Market focus is squarely on crucial meeting of Organisation of the Petroleum Exporting Countries (OPEC) meeting on Friday and the oil cartel is widely expected to keep crude oil output unchanged as it did in November last year despite proposals from the member countries to cut output to shore up falling prices.
Crude oil prices have started stabilising at around $65 a barrel, recovering from the lows of $46 per barrel hit in January this year. Oil prices have found support from falling oil production in the US in recent months.
US drillers have steadily idled oil rigs due to lack of supportive prices.
"There is consensus among Gulf OPEC countries, and others, to keep the ceiling unchanged," a senior Gulf OPEC delegate told Reuters.
Oil prices have almost halved from June last year as oversupply issues rattled the markets and left major oil producing countries to defend their market shares without cutting production.
A decision to keep the ceiling on oil output unchanged at OPEC meeting in November 2014 had accelerated the decline in oil prices.
"There appears no chance of the production target being reduced. Recently, however, some market observers have raised the possibility of the production target being increased to 30.5 or 31.0 million barrels per day. This would better reflect OPEC's current overproduction, as OPEC output at present exceeds 31 million barrels per day," said Commerzbank Corporates & Markets in a note.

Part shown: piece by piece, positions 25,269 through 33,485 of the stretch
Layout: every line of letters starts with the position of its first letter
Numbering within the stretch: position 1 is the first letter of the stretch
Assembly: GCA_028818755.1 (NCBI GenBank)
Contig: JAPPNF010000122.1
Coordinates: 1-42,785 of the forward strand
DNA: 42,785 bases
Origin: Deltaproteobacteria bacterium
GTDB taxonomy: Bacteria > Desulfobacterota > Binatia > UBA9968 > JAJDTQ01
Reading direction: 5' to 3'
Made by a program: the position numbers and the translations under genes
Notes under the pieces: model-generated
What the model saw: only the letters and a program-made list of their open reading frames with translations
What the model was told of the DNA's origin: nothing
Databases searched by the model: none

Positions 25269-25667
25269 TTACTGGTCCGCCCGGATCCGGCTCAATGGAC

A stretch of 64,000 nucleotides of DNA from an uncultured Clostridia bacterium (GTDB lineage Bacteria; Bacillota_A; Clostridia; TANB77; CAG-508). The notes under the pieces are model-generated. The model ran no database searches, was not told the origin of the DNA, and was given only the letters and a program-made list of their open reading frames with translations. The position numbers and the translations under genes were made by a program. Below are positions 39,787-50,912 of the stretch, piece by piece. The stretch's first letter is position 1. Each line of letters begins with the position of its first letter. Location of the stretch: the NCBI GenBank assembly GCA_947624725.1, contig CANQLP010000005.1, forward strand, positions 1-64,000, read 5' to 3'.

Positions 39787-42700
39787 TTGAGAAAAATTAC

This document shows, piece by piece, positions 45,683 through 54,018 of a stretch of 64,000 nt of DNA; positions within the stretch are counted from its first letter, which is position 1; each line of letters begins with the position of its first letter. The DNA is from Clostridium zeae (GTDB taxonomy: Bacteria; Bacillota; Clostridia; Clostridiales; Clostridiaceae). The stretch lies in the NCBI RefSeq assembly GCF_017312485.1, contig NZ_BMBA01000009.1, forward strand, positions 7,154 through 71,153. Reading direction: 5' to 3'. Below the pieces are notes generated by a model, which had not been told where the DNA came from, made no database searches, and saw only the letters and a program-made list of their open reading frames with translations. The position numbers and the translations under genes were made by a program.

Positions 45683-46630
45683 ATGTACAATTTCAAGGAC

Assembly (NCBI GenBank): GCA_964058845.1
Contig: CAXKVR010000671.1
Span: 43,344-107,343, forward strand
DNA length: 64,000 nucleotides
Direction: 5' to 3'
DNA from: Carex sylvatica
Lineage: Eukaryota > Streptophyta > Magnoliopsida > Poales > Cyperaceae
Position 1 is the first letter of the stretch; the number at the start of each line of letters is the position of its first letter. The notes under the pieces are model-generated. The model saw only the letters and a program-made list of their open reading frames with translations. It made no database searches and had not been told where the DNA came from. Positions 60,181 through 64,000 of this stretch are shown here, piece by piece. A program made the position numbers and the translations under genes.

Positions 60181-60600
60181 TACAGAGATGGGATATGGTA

The Saudi oil minister Ali al-Naimi, a prominent personality in the OPEC group, has also said that crude oil supply, which flooded the market last year, has started falling, MarketWatch reported.
With oil prices stabilising, the OPEC may also be little interested to consider Iran's proposal to allow more oil exports from the country once sanctions imposed by the Western countries are eased.
Both Iran and six world powers still have to come up with a comprehensive agreement on decade-long dispute over Tehran's nuclear programme by 30 June.
"In other words, an increase in the OPEC production target on Friday would constitute a further declaration of war on oil producers with high production costs, first and foremost the shale oil producers in the US," said Commerzbank.